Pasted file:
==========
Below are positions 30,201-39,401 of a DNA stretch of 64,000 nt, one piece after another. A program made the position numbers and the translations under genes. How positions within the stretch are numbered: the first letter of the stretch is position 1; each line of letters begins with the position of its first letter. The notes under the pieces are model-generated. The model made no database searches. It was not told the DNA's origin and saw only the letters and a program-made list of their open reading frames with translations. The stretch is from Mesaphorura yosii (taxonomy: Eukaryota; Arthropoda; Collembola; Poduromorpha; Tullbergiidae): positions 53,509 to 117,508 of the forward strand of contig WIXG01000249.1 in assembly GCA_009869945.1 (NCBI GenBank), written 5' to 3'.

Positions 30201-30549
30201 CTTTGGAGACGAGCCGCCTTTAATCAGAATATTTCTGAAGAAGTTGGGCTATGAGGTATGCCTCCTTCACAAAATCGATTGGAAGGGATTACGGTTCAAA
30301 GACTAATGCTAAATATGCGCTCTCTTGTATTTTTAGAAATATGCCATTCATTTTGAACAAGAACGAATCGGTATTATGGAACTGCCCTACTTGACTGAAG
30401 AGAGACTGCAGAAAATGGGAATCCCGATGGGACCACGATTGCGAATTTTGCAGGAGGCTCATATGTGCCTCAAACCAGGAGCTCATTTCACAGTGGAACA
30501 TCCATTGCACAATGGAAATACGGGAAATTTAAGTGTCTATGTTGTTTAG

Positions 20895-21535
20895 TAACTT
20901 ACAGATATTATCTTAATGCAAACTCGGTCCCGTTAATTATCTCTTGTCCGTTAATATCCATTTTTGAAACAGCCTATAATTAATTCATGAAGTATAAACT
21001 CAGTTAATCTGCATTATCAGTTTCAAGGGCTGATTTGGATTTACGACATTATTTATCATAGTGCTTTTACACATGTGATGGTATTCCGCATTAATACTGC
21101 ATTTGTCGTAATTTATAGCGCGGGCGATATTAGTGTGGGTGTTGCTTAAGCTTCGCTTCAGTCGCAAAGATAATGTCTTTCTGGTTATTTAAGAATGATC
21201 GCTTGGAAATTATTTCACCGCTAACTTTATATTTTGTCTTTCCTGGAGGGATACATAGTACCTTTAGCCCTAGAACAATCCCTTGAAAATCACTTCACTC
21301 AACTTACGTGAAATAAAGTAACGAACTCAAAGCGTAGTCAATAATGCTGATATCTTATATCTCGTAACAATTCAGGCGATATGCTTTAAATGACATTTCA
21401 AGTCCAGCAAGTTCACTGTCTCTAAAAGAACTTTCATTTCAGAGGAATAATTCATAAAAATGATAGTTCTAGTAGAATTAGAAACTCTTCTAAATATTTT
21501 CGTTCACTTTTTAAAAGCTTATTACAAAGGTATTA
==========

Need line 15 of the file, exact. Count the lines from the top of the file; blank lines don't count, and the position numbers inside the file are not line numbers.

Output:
21501 CGTTCACTTTTTAAAAGCTTATTACAAAGGTATTA